The Pamphlet Collection of Sir Robert Stout: Volume 84
Correspondence. — Charles Dickens as a Spiritualist
Charles Dickens as a Spiritualist.
(To the Editor of Frecthought.)
Sir,—It has come to my ears that objections have been taken to my claiming Charles Dickens as a Spiritualist. I am well aware that at one time of his life he scoffed at mediums, but, nevertheless, I contend that the only intelligible expressions of faith to be found in his works are purely Spiritualistic in their nature, and it is on these grounds that I claim him. Should this method of procedure not be approved of, I can only reply that I have the highest orthodox authority for it, for Professor Lightfoot, now Bishop of Durham, in reviewing the first volumes of "Supernatural Religion," makes use of the following expression : "In spite of our author's repudiation, 1 boldly claim the writer of the concluding chapter of ' Supernatural Religion ' as a believer in a personal God."* And in like manner I claim Dickens as a Spiritualist. At present my studies are in a different direction, and I cannot spare the time to go through his works, but at some future date I may give you a paper on "Charles Dickens, the Spiritualist."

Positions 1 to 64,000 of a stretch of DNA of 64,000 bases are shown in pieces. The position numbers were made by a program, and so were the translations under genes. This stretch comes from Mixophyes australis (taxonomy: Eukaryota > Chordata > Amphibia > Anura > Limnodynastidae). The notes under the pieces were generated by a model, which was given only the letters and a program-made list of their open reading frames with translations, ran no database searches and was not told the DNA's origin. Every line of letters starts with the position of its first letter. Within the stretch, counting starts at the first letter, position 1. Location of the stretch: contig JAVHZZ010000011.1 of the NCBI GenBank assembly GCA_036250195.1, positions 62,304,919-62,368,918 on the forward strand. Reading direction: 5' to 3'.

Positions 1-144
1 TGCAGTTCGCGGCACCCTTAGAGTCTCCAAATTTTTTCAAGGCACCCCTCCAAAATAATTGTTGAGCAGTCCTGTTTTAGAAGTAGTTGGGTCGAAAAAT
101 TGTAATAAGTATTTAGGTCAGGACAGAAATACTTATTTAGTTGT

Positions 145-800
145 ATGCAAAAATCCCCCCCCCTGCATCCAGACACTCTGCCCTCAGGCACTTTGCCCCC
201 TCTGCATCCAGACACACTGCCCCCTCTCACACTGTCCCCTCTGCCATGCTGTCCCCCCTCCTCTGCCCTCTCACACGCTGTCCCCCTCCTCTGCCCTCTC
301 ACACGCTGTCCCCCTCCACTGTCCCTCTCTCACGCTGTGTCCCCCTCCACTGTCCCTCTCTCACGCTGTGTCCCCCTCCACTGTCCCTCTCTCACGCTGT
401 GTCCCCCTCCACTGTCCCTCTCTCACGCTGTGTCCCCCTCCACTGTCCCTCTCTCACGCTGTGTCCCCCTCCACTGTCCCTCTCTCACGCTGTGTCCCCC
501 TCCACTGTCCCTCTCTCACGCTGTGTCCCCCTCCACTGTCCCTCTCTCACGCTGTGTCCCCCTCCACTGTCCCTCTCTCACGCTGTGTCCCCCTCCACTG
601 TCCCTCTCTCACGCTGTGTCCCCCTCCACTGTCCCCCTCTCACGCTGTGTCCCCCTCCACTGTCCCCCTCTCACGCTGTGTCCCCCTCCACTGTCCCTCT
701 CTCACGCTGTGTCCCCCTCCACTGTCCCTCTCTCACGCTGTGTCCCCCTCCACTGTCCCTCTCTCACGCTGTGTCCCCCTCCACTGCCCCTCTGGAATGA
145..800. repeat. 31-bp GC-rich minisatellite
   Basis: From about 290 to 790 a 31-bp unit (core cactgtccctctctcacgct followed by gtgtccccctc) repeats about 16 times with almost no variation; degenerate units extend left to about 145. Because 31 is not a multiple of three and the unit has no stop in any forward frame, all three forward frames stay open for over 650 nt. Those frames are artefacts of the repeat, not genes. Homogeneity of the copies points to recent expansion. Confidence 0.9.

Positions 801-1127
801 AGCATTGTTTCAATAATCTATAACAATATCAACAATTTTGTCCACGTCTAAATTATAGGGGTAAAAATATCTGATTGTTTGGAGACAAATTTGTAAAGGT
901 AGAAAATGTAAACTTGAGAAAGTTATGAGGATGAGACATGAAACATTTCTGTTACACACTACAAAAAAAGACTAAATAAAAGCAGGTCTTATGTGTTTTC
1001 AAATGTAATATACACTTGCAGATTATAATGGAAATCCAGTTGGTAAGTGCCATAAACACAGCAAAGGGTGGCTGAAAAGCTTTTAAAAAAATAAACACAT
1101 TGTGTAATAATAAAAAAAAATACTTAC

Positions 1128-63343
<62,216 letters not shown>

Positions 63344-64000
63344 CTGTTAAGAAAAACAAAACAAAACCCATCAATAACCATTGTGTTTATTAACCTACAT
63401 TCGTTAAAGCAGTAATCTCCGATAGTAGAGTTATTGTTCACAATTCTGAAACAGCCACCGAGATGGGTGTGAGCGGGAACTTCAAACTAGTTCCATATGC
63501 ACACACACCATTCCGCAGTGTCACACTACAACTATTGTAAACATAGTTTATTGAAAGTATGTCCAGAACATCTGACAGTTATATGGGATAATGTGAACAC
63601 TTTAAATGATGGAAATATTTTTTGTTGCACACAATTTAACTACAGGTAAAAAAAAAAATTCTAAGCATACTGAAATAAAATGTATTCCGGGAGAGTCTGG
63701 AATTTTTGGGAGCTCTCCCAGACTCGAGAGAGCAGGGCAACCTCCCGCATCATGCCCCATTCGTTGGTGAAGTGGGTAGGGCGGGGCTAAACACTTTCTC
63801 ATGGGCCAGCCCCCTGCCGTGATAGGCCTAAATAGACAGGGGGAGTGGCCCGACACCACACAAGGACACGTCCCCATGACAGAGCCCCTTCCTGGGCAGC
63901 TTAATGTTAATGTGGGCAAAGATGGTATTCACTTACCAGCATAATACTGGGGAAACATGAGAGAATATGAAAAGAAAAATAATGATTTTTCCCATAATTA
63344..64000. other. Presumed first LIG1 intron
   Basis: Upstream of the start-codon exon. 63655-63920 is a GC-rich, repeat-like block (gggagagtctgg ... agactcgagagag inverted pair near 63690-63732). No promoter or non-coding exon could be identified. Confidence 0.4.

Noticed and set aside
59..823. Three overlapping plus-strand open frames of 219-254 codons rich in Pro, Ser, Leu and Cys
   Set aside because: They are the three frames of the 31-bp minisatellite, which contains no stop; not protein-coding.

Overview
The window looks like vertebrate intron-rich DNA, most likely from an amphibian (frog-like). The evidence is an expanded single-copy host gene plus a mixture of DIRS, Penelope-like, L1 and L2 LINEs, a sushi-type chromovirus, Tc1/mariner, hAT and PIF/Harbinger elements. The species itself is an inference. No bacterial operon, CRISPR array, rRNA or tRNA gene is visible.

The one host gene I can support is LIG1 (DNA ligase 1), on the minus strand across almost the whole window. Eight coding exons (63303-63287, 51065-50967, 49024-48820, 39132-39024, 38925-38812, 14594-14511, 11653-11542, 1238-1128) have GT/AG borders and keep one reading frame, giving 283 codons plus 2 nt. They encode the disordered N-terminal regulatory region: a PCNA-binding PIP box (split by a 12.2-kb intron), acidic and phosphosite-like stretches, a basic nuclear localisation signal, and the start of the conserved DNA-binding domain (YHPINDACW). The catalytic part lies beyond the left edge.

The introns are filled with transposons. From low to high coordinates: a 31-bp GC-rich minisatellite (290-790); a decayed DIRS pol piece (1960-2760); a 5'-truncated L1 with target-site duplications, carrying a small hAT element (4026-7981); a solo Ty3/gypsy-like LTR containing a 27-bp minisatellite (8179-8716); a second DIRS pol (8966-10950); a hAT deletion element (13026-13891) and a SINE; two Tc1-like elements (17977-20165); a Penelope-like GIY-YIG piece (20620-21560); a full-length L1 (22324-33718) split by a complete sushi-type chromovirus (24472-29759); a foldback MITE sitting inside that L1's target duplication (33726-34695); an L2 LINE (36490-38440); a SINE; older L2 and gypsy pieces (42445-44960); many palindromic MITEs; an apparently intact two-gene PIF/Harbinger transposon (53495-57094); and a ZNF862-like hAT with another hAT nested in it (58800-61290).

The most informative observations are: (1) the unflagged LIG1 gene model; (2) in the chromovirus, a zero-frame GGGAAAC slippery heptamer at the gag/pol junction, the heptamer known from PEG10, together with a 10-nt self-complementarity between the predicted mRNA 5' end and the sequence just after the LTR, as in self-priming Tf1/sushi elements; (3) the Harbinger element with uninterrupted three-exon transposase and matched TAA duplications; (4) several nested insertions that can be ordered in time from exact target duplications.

George Lacy. St. Leonards
* Contemporary Review, May, 1875.